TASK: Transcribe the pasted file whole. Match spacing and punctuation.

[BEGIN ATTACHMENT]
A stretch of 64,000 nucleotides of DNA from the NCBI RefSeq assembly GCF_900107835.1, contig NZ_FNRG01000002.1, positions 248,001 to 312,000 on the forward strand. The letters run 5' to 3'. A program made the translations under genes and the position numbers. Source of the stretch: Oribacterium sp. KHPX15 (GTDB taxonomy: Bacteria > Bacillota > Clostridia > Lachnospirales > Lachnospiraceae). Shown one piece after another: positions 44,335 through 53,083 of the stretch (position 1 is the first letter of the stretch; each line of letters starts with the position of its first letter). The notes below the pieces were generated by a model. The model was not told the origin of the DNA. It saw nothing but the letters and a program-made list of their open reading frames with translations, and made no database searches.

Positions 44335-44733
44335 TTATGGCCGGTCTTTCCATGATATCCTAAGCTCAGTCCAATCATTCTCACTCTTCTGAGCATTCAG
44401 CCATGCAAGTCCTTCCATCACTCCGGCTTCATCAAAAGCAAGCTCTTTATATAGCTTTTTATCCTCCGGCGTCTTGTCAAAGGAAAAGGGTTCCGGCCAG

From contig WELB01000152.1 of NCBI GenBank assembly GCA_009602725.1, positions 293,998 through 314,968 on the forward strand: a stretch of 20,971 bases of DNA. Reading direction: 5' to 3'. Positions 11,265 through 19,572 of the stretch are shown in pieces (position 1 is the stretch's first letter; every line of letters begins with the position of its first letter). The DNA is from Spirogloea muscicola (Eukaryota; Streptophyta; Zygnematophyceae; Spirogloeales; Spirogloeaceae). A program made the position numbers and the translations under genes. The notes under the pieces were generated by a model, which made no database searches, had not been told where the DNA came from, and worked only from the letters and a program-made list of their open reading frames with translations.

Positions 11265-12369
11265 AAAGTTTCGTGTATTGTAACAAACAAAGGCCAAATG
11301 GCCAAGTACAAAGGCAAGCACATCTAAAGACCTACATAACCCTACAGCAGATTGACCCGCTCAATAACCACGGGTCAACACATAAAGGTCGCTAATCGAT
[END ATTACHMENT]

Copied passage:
A stretch of 64,000 nucleotides of DNA from the NCBI RefSeq assembly GCF_900107835.1, contig NZ_FNRG01000002.1, positions 248,001 to 312,000 on the forward strand. The letters run 5' to 3'. A program made the translations under genes and the position numbers. Source of the stretch: Oribacterium sp. KHPX15 (GTDB taxonomy: Bacteria > Bacillota > Clostridia > Lachnospirales > Lachnospiraceae). Shown one piece after another: positions 44,335 through 53,083 of the stretch (position 1 is the first letter of the stretch; each line of letters starts with the position of its first letter). The notes below the pieces were generated by a model. The model was not told the origin of the DNA. It saw nothing but the letters and a program-made list of their open reading frames with translations, and made no database searches.

Positions 44335-44733
44335 TTATGGCCGGTCTTTCCATGATATCCTAAGCTCAGTCCAATCATTCTCACTCTTCTGAGCATTCAG
44401 CCATGCAAGTCCTTCCATCACTCCGGCTTCATCAAAAGCAAGCTCTTTATATAGCTTTTTATCCTCCGGCGTCTTGTCAAAGGAAAAGGGTTCCGGCCAG

From contig WELB01000152.1 of NCBI GenBank assembly GCA_009602725.1, positions 293,998 through 314,968 on the forward strand: a stretch of 20,971 bases of DNA. Reading direction: 5' to 3'. Positions 11,265 through 19,572 of the stretch are shown in pieces (position 1 is the stretch's first letter; every line of letters begins with the position of its first letter). The DNA is from Spirogloea muscicola (Eukaryota; Streptophyta; Zygnematophyceae; Spirogloeales; Spirogloeaceae). A program made the position numbers and the translations under genes. The notes under the pieces were generated by a model, which made no database searches, had not been told where the DNA came from, and worked only from the letters and a program-made list of their open reading frames with translations.

Positions 11265-12369
11265 AAAGTTTCGTGTATTGTAACAAACAAAGGCCAAATG
11301 GCCAAGTACAAAGGCAAGCACATCTAAAGACCTACATAACCCTACAGCAGATTGACCCGCTCAATAACCACGGGTCAACACATAAAGGTCGCTAATCGAT